Are timeshare vacation rentals right for you? It's hard to say, and it's something that you need to give serious thought to before jumping into ownership. Talk to other owners and get an idea of what their perceived value is. Find forums online and visit the main timeshare broken websites. Take some time and don't be pressured into ownership without being properly informed on all the options for vacation rentals.

Owning a Vacation Rental

So you want to turn one of your properties into a vacation rental? Here's a few things to think about before taking the plunge.

Make an Attractive Package
Having a great property to rent out is the easy part -- packaging it into something marketable that has its own personality takes a little thought and effort. When people tell their friends where they stayed on their Hawaii vacation, you want the name to be memorable. "Beautiful house right on the beach" is pretty generic. "Oahu Oasis" is something that people will remember, and hopefully look specifically for and find when they're booking their own Hawaiian retreat. to go with your catchy vacation rental name, put together a .pdf brochure that you can send to people who request information, and have a professional graphic designer do it for you. It's not that expensive, and you will more than make up the money you spend on it if it gets you one extra booking that you wouldn't have gotten with your plain-jane email descriptions. Remember -- you're not writing fiction here, you're simply trying to convey a sense of your vacation rental in 2D pictures and text. It's not easy -- let a professional take care of it for you.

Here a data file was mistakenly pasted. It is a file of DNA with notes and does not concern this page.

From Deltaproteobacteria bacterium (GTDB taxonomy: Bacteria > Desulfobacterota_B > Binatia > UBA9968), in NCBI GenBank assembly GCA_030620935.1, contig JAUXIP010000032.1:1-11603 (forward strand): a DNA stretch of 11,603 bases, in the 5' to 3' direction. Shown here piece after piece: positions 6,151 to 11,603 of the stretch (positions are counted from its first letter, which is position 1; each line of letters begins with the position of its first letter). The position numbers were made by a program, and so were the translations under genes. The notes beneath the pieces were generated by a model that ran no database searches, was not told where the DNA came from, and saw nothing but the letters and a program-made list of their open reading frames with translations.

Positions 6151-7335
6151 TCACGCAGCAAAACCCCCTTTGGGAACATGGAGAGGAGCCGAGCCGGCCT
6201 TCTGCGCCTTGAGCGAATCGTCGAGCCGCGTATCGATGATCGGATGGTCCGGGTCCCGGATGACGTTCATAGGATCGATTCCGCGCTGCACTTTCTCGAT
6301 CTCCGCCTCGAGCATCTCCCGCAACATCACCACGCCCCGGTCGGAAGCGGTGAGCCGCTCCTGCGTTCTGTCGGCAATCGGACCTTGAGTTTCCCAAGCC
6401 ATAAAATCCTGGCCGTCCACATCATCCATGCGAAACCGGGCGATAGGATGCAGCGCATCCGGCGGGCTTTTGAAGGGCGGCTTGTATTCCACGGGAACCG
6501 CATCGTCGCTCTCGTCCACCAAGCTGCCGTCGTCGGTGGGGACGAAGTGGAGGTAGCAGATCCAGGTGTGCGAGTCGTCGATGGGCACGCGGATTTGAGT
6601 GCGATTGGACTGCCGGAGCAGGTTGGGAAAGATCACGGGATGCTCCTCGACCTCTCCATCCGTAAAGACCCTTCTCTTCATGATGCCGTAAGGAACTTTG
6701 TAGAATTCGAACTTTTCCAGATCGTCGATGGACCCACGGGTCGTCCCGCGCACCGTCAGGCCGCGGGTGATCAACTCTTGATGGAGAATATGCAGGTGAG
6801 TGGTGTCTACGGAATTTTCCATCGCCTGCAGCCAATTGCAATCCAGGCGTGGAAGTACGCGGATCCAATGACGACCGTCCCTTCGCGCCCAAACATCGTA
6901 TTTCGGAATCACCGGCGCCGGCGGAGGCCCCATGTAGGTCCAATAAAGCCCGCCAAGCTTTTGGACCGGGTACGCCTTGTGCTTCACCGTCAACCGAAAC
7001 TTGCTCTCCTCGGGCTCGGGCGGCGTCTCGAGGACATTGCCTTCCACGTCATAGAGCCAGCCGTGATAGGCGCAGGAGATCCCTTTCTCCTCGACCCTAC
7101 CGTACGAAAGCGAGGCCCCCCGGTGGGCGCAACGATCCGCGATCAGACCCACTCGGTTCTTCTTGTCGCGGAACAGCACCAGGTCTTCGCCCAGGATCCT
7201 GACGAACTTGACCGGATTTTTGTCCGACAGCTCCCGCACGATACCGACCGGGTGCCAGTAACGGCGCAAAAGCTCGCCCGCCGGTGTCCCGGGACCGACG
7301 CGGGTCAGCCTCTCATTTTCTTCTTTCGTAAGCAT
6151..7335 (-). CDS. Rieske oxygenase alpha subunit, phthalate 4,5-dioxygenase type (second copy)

Common Vacation Rental Questions
You know what people are going to ask you -- they're the same questions you'd ask ifyou were looking to book a vacation rental. What type of stores are within walking distance? How far to the ski lift? Does it have air conditioning? A wood-burning fireplace? The list goes on. Write them down and answer them, either on your brochure or in a separate document that you can send out with the brochure.

Consolidating it on the Internet
Hosting both your brochure and Q/A list on the internet will cost you very little, and it gives people a one-stop shop to get all the information you need. If you're lucky, you can even reserve a domain name that's the same as your vacation rental title. It doesn't have to be complicated.

Vacation Rentals By Owner

Vacation Rentals by Owner, or VRBO, is a term in the travel industry that refers to an individual renting out a furnished apartment, house, or condominium on a temporary basis in place of a hotel or resort. They are often referred to as villa rentals in Europe, and are more popular there than in the United States. Prevalent areas in the United States include major tourist areas such as Hawaii, California, and Florida.